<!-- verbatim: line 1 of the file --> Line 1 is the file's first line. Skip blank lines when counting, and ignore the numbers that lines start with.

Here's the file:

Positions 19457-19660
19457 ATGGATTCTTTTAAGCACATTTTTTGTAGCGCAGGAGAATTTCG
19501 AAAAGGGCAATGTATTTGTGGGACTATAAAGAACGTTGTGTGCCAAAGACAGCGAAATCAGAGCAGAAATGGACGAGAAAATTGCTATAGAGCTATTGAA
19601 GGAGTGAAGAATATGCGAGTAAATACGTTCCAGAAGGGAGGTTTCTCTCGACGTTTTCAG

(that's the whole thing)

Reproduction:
Positions 19457-19660